council doesn’t get to use our money to build a rock wall, and install west byron megalopolis, threaten to take away the markets, etc etc – destroying ALL faith anyone might have had, AND take my money for parking. It’s too far to walk and I don’t own a bike. I can afford parking – but I refuse to hand my money to council. If the parking money was going to people that actually needed it, like refugees, then I’d be running to queue up for parking every day and inventing reasons for visiting on top of that. But no.

    I am just sorry I now won’t be supporting local byron buisness as a result. Sad about that.

    With the super high rent – and no one visiting – who will afford to run a shopfront there any more?

    who will be left? yuppies? I suppose that was the idea all along, right? Ethnic and class cleansing?

    • Paul says:

      Jennifer, it’s probably not not really all that bad.
      Income for council to provide services.
      Less cars, more pedestrians, healthier people.
      Perhaps it will even be good.

  3. Mark says:

    As a Byron local, I am very pleased to see the tourist numbers drop. Every time I see someone write “Farewell Byron”, I think see yah and don’t let the door hit you on the way out!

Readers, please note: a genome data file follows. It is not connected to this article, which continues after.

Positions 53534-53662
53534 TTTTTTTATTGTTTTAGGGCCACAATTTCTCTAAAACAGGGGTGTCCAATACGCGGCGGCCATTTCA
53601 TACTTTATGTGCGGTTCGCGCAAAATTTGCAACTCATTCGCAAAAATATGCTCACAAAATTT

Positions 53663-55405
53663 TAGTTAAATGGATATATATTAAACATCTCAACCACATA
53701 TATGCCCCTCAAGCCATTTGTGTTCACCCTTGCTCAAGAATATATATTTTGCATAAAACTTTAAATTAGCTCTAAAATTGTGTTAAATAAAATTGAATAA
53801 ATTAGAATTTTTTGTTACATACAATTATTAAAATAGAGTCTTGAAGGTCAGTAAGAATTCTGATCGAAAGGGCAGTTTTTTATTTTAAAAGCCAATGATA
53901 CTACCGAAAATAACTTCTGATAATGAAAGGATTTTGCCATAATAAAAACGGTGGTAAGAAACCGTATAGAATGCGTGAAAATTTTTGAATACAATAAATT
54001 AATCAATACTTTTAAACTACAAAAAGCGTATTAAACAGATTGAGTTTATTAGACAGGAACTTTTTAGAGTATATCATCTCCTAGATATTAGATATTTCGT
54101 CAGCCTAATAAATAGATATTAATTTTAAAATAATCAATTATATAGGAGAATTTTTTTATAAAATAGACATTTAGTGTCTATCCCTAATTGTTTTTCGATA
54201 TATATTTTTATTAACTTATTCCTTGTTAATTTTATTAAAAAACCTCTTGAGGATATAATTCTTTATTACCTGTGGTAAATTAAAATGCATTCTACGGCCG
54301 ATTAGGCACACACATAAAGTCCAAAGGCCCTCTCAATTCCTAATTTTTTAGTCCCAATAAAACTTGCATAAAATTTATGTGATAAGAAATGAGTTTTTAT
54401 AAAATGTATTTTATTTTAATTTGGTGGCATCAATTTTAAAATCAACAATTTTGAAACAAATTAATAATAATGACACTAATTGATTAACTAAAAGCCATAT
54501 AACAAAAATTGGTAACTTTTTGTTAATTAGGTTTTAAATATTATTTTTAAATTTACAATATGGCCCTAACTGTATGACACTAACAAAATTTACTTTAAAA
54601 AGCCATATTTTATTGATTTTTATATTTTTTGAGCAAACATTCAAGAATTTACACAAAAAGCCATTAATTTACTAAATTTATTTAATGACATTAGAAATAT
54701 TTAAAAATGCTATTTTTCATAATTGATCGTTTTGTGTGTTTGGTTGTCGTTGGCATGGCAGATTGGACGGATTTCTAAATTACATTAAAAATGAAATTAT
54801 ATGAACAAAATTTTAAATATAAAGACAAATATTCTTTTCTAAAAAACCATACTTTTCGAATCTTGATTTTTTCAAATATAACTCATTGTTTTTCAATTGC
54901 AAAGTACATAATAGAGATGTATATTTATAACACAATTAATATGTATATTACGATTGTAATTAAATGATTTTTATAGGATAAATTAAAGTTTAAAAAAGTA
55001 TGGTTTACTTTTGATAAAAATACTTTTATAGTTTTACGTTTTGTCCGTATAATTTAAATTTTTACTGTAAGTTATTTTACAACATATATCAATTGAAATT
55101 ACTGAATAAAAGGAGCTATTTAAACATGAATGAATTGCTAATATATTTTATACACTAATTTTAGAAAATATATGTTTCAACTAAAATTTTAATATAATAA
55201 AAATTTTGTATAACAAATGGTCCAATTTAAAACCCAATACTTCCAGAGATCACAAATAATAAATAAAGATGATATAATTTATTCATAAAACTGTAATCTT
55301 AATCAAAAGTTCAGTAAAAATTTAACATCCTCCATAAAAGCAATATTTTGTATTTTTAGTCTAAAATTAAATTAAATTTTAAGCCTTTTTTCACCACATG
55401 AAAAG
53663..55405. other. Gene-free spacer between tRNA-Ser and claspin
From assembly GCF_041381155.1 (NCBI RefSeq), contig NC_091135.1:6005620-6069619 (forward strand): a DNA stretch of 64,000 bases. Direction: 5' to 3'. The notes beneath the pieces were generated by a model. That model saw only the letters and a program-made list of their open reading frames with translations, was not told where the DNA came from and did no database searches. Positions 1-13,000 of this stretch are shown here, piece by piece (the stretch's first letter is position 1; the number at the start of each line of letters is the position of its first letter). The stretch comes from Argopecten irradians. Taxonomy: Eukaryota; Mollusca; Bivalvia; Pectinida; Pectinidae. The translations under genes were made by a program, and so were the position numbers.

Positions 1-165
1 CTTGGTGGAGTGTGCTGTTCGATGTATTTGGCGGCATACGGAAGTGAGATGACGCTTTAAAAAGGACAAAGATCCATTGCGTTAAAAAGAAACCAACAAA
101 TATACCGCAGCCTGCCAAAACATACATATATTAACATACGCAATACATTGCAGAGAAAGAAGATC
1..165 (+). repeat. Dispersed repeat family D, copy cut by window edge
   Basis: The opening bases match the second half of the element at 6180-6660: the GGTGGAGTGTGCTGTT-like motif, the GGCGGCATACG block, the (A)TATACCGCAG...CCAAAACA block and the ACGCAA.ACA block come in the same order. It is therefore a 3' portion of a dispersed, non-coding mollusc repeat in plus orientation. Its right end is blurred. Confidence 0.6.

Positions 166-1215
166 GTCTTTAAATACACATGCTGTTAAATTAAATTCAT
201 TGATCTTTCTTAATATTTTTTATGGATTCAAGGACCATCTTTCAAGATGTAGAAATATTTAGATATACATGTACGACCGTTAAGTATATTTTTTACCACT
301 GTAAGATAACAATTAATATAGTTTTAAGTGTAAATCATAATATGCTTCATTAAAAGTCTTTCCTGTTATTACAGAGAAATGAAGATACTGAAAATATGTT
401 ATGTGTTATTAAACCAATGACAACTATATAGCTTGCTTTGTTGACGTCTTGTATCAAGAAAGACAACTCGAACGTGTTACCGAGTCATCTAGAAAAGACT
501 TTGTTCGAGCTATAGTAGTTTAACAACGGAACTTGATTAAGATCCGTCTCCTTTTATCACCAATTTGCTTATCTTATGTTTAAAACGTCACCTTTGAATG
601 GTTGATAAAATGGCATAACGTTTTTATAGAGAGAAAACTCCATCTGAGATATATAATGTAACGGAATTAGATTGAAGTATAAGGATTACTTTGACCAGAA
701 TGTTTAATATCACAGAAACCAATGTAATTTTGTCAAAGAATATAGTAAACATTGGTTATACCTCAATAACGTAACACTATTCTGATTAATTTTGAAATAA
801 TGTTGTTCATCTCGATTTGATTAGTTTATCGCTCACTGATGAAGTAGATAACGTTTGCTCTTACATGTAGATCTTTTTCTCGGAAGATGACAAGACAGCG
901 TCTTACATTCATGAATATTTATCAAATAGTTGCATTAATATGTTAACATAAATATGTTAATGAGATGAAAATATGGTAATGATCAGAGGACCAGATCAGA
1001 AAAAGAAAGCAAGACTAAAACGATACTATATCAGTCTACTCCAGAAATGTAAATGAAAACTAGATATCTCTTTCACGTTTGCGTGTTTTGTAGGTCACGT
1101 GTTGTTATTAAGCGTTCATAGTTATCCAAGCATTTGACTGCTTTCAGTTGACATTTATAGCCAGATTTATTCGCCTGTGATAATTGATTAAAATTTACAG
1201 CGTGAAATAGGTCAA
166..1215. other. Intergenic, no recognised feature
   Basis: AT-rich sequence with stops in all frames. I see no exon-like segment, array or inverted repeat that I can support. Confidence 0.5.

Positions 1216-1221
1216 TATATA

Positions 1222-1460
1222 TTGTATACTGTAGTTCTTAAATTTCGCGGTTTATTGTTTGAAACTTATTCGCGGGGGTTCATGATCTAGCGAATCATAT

Really, what do these people expect? The place is practically gridlocked, they take all the waves, they pump up the prices at restaurants and they offer nothing in return unless… you’ve got a tourist shop and they’re just selling what we love for profit so who cares about them.

    I remember when you could get a decent meal for a decent price, you could go surfing and have a good chat with people in the water rather than a fight and driving through town was a breeze.

    Yes please, go somewhere else.

  4. Allan Cowley says:

    [email protected].
    The format of the email address isn’t correct. A correct address looks like this: [email protected]. Please check the recipient’s email address and try to resend the message.

    How can I write letters to The Editor????

  5. Allan Cowley says:

    Paid parking is a great idea, in that it allows council, on behalf of us ratepayers, to extract a “tax” on tourists to our town, that is otherwise illegal. But it really is annoying that an annual fee per car, is also extracted from ratepayers, for the privilege to park in their own town. Even outside their own front door.

    In Leichhardt, a real “green” council, the first 30 minutes is free. This is great for locals who only want a park for a few minutes while they go to the chemist, bank or butcher. It frees up a lot of car parks as there is greater turn over. The tourists continue to pay and be taxed because they invariably want to stay longer than 30 minutes.

    Why wasn’t this considered by our council? Is it too late to change?

  6. max igan says:

    the councils ongoing plan to complete destroy byron and expel all those pesky health conscious locals from the tourism for profit center that byron has become, seems to be coming along quite nicely